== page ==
Nopal orchards are a peculiar form of agrohabitat, that conforms rather well to the concept of "more-natural" habitats of Fahring et al. [14], as they comply with the statement "most primary production is not consumed by humans… the main species have an evolutionary or long-term association with [the cover type]… and… the frequency and intensity of anthropogenic disturbances are low". This makes them, in addition to their potential value for conservation as part of an eco-agricultural approach (sensu [5]), a good model to study the attributes that can be tailored to improve the value of perennial fruit-producing agro-ecosystems for biological conservation.

Fruit-production nopal plantations do not need to be taken out of production in order to provide suitable habitat for a large number of wild vertebrate species [3, 12, 2325]. In our study region in central Mexico [23], at least 9 reptiles, 26 birds, and 54 mammals consume tunas, flowers, and pads, and many more use the orchards as habitat, including at least 112 bird species. In addition, nopal plants effectively retain soil and rainwater [26].

With more than 55 000 ha planted in the country, cultivated tunas are the 10th most important perennial fruit crop in Mexico, and third among the crops originally from the Americas (following avocado and cacao; [27]). In our study area there are >20 000 ha of this crop [27]. Due to its hardiness, nopal orchards have been established in several countries in the Mediterranean region, northern Africa, Middle East, South Africa, South America, and North America [26, 28]. Thus, knowledge on how to tailor nopal orchards to be more valuable for wildlife has the potential to have a large conservation impact, as the same attributes that drive ecological processes in orchards in one area would presumably operate throughout the world.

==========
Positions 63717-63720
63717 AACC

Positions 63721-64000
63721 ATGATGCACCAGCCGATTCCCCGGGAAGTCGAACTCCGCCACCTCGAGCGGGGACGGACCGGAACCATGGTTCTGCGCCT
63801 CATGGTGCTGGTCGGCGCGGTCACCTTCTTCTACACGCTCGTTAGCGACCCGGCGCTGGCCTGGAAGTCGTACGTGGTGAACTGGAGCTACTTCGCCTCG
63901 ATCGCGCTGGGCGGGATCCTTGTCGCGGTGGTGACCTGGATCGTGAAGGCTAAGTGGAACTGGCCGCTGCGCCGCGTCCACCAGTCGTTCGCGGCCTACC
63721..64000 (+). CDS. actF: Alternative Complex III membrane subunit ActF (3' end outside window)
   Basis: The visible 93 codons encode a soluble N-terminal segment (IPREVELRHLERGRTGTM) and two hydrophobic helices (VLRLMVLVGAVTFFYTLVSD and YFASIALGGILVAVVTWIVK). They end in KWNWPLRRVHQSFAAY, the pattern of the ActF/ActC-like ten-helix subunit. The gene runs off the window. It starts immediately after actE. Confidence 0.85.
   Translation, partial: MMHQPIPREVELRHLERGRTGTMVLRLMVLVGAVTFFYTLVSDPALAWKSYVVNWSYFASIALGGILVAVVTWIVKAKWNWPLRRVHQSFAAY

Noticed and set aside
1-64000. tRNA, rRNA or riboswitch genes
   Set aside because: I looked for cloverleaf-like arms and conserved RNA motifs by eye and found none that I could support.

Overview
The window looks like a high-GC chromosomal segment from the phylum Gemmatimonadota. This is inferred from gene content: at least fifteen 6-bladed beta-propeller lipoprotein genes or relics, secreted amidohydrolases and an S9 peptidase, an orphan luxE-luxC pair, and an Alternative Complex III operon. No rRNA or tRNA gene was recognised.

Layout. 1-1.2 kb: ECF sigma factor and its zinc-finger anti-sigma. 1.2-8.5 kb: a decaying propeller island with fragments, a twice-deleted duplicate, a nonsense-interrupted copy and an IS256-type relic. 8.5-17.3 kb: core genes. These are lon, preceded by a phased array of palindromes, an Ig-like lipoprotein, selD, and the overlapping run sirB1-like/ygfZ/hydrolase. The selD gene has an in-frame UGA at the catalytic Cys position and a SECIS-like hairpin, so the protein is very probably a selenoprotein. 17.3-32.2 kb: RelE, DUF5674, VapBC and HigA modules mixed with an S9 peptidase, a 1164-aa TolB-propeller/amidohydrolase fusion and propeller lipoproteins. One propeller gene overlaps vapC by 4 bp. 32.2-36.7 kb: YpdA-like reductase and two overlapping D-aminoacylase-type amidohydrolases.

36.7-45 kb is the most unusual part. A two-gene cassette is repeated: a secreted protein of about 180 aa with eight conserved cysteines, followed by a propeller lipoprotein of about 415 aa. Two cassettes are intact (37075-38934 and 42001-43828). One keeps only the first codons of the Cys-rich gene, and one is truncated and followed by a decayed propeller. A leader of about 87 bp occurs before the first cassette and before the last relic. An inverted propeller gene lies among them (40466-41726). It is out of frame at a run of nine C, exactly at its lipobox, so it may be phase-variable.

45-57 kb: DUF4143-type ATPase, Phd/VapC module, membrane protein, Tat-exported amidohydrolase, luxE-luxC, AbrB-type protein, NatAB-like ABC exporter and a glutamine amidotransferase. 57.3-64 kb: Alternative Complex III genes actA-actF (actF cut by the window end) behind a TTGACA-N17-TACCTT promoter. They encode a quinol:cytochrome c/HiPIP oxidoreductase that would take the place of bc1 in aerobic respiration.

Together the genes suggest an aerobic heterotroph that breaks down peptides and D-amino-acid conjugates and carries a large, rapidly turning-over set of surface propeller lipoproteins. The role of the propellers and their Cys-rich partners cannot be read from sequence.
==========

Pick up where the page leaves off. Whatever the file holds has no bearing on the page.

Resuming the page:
This agro-ecosystem is subject to the same ecological drivers that operate in natural and semi-natural semi-arid habitats. Habitat heterogeneity, the presence of arboreal elements, and other “keystone structures” such as live fencerows and rock fences, and open herb patches are among the major attributes that influence the value of a habitat for wildlife [7, 4, 29]. Recently we documented that in the highly anthropized Llanos de Ojuelos, Mexico, nopal orchards had more bird species than two other widespread regional habitats, grasslands and annual rain-fed croplands, and did not differ from natural shrublands [12]. Being low-technology agro-ecosystems, nopal orchards vary in their internal structure, size and shrub/tree composition according to individual farmers' decisions, and economics [3, 12].